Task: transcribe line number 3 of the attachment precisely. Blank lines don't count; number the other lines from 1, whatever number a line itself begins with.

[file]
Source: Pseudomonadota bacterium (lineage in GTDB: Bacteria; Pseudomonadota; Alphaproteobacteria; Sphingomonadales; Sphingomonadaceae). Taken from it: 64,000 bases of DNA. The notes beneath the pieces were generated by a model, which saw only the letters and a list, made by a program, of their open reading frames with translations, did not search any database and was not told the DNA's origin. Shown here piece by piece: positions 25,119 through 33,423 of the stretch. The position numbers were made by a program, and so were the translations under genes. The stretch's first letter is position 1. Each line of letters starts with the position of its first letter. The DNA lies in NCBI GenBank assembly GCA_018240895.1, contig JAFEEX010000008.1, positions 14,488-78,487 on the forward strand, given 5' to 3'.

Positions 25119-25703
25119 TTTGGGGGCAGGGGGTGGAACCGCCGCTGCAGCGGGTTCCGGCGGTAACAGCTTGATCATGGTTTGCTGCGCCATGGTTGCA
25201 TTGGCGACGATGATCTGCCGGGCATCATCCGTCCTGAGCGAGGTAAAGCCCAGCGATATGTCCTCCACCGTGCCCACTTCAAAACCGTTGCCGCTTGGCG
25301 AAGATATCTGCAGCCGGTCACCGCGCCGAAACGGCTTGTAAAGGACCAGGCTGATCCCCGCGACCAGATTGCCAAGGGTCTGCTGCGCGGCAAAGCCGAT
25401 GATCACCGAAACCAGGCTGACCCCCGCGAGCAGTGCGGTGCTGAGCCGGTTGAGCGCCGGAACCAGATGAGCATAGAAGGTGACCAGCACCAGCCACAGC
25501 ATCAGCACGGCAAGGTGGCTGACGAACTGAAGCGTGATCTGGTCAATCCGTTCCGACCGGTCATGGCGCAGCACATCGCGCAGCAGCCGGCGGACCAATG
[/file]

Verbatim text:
25119 TTTGGGGGCAGGGGGTGGAACCGCCGCTGCAGCGGGTTCCGGCGGTAACAGCTTGATCATGGTTTGCTGCGCCATGGTTGCA